Speaking of M.r Mercer, I am naturally induced to mention another passenger who left us here. His name was M.r Robert Hyde a young man a native of the County of Tyrone in Ireland. We took him on board at S.t Vincent as a steerage passenger, altho’ his appearance & language would lead you to think that he would belong to the Cabin. After we had been several days with him, he told us some part of his history. About 3 months ago he left Dublin in the George & Thomas bound for Barbadoes.  They had a most favourable passage and would have reached Barbadoes in 18 or 20 days, but the stupid & ignorant Captain overshot his port and made S.t Lucie, which obliged him to beat back again to Barbadoes, which occupied him 7 days. Upon their arrival, they were put into Quarantine, for 21 days, as the small [pox] had broken out during the passage. It had been the object of M.r Hyde to proceed on to Jamaica but he could not immediately find a conveyance, and not knowing a single person in Barbadoes, he went to S.t Vincent, where he had some acquaintance. At S.t Vincent he lived five weeks by which time his stock of monies was a low ebb and before coming with us, he saw our Commander – stated his circumstances and was allowed to come with us on the most favourable terms. He appeared to us to be a very well informed young man, and accustomed to respectable society. Coming from the North of Ireland, he was inveterate against those of the South, and believed that there was noting too horrible which they would not perpetrate. Apart from this prejudice he reasoned and judged well – in connection with it he saw every thing distorted and thro’ a false medium. He brought out several letters of introduction to Jamaica, and one was to Earl Belmore the Governor from his son. M.r Hyde had no particular appointment in view, but was ready to fulfil the duties of any lucrative post in his Excellency’s gift, to which he might be competent. He left us with our best wishes.
Agitat.n respect.g Emancipat.n of Slaves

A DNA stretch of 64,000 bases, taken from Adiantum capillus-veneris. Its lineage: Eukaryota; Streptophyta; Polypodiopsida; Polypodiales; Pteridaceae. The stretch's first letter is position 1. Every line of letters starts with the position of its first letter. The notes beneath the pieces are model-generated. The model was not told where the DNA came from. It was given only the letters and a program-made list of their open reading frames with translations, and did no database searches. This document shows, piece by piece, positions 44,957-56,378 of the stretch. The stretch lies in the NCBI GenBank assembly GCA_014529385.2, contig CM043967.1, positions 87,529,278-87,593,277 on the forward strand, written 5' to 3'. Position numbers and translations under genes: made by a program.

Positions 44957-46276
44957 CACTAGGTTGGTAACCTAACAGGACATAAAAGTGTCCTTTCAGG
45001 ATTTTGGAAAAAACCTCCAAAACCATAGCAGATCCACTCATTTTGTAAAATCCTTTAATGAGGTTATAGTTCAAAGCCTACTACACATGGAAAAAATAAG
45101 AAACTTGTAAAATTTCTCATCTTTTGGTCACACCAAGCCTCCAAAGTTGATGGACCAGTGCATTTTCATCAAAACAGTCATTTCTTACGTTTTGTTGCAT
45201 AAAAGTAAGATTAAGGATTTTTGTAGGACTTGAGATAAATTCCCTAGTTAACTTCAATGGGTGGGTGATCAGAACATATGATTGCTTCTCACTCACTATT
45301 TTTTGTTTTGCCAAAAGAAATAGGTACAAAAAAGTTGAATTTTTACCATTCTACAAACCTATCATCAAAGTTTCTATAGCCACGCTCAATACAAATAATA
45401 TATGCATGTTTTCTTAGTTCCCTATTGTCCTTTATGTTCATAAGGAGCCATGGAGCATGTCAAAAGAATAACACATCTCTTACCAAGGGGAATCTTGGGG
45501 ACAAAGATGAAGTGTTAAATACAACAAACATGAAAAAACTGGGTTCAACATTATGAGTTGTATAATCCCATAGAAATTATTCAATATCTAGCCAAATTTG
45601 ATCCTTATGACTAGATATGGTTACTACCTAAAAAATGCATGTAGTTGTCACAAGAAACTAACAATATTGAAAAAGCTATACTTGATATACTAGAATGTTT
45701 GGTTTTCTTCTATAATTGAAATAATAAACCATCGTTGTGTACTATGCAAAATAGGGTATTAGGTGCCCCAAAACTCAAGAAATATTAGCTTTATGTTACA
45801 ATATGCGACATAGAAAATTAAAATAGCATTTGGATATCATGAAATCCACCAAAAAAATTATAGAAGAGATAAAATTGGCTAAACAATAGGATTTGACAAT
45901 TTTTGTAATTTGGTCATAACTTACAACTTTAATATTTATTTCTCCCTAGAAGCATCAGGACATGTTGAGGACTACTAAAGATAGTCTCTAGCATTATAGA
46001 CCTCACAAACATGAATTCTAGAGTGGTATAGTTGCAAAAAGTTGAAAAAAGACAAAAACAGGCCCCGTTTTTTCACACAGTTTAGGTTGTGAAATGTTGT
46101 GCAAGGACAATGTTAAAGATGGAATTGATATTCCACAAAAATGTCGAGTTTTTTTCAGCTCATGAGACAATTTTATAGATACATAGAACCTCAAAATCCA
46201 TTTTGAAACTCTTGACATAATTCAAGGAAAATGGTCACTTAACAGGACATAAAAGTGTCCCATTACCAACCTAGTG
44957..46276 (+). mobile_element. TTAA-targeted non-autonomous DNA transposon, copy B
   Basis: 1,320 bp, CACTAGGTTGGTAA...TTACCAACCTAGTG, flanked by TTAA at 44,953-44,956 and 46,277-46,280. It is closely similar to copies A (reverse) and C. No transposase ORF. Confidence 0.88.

Almost at every place we have visited a great deal of anxiety has been manifested as to the proceedings in Parliament respecting the emancipation of slaves. Of inquirers there are two classes whose motives for asking are widely different. The free man who is possessed of property in human flesh, and the slaves themselves, who seemed to have formed extravagant and erroneous notions of what we intend to do for them. In Jamaica the ferment of the public mind is greater than I have seen elsewhere. Meetings of the different Parishes are a-being held every day, and resolutions there unanimously passed strongly declarative of their determination to resist at the risk of their lives any decree of Parliament authorising the emancipation of slaves without providing an adequate compensation to their owners – and requesting, if extreme measures are likely to be resolved to, to be absolved from their allegiance to Great Britain as the mother country. The proceedings of these Meetings are published in the public prints and we see there that however dissimilar & clashing may be the interests and sentiments of the white and coloured population on other points, on this there are all most cordially united the coloured people bearing a greater antipathy to the blacks than even the whites do. If ever we should be unfortunate enough as to have a contest with our Colonies, where this great subject is at issue, it is more than probable nay it is certain that the barriers between the two really will be broken down – and both will join to defend their property, thus unjustly attempted to be wrested from them. The language of remonstrance, and the expression of resistance is very strong – nor is there declaration an idle boast. All the freemen here form a militia, each man having his own arms and ammunition in his possession. They are regularly trained, & of course – far exceed the military here in numbers.